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The unusual double star SS Leporis



The astronomers observed the unusual system SS Leporis in the constellation of Lepus (The Hare), which contains two stars that circle around each other in 260 days. The stars are separated by only a little more than the distance between the Sun and the Earth, while the largest and coolest of the two stars extends to one quarter of this distance, corresponding roughly to the orbit of Mercury. Because of this closeness, the hot companion has already cannibalised about half of the mass of the larger star. “We knew that this double star was unusual, and that material was flowing from one star to the other,” says co-author Henri Boffin, from ESO. “What we found, however, is that the way in which the mass transfer most likely took place is completely different from previous models of the process. The ‘bite’ of the vampire star is very gentle but highly effective.”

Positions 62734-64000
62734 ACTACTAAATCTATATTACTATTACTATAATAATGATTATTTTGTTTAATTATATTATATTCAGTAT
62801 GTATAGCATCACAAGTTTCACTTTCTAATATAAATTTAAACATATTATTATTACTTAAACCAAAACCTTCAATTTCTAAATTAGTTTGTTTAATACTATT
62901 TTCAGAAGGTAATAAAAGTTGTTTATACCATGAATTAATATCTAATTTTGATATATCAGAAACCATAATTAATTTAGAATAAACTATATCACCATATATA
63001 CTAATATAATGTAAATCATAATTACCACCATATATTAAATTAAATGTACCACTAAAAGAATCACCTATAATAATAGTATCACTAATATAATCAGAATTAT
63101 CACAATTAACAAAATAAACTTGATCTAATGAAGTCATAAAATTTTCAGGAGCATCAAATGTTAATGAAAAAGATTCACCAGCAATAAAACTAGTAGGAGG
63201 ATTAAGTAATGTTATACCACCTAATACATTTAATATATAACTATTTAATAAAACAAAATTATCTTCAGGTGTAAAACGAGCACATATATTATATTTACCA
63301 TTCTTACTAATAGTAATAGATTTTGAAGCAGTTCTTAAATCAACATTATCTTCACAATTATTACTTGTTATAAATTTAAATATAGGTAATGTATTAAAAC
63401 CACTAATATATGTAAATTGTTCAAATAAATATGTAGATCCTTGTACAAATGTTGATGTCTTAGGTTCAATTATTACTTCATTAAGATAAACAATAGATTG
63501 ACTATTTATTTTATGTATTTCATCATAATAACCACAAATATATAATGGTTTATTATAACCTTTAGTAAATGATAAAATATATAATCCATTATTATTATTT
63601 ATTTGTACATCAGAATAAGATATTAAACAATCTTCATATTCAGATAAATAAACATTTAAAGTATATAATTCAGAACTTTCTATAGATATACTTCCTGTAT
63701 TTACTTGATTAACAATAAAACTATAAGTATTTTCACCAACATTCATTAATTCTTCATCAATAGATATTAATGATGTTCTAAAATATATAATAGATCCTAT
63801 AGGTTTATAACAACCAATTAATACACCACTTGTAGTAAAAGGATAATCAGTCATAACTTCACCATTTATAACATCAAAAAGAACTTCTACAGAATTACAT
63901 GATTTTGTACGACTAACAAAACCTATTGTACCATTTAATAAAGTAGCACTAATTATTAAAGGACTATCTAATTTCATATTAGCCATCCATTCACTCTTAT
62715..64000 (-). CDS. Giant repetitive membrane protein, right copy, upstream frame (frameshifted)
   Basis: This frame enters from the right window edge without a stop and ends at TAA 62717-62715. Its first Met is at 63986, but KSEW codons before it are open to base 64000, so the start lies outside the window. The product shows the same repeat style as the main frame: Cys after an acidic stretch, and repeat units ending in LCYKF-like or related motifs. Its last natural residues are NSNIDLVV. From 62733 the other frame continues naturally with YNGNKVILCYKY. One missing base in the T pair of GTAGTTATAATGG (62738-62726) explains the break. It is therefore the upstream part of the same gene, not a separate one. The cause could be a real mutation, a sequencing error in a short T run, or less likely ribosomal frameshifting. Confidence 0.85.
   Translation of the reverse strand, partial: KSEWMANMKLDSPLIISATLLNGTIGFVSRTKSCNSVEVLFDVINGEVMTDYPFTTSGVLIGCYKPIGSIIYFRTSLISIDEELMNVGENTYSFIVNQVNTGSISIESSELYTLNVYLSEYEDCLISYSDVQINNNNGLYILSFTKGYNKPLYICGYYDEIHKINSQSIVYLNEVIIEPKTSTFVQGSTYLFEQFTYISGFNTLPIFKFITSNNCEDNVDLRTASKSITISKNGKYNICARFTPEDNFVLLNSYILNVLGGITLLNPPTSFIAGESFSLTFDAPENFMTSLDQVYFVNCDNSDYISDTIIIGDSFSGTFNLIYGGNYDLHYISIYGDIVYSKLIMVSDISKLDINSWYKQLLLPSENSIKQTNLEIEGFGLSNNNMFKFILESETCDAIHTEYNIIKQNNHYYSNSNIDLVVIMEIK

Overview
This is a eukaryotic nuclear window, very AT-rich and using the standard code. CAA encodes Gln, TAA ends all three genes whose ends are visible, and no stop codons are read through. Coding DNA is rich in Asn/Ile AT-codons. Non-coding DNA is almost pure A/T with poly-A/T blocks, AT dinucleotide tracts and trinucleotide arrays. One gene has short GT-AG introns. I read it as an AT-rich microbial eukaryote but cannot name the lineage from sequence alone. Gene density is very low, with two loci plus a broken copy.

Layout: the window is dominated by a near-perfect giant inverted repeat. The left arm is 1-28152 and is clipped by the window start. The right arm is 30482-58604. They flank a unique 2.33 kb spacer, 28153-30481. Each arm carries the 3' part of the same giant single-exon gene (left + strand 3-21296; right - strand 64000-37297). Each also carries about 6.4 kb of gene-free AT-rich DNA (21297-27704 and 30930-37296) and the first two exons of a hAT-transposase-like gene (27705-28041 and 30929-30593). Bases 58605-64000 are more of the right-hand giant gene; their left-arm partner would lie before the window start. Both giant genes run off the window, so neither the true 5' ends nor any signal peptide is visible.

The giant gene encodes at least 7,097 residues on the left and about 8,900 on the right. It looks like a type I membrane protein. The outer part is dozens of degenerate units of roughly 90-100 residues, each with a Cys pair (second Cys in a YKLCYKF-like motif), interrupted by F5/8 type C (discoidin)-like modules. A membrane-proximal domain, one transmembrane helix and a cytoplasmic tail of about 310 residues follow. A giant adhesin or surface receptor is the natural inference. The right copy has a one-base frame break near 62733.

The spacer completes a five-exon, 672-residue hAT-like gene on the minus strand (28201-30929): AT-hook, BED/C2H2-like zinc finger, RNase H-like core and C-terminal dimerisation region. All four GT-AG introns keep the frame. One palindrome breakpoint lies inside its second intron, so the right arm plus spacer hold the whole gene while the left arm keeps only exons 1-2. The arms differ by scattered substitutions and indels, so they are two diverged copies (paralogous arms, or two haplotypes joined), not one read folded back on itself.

The new observations are sharp enough to show that the giant star is smaller than previously thought, making it much more difficult to explain how the red giant lost matter to its companion. The astronomers now think that, rather than streaming from one star to the other, the matter must be expelled from the giant star as a stellar wind and captured by the hotter companion. “These observations have demonstrated the new snapshot imaging capability of the Very Large Telescope Interferometer. They pave the way for many further fascinating studies of interacting double stars,” concludes co-author Jean-Philippe Berger.



Credit:
ESO/Digitized Sky Survey 2. Acknowledgment: Davide De Martin.

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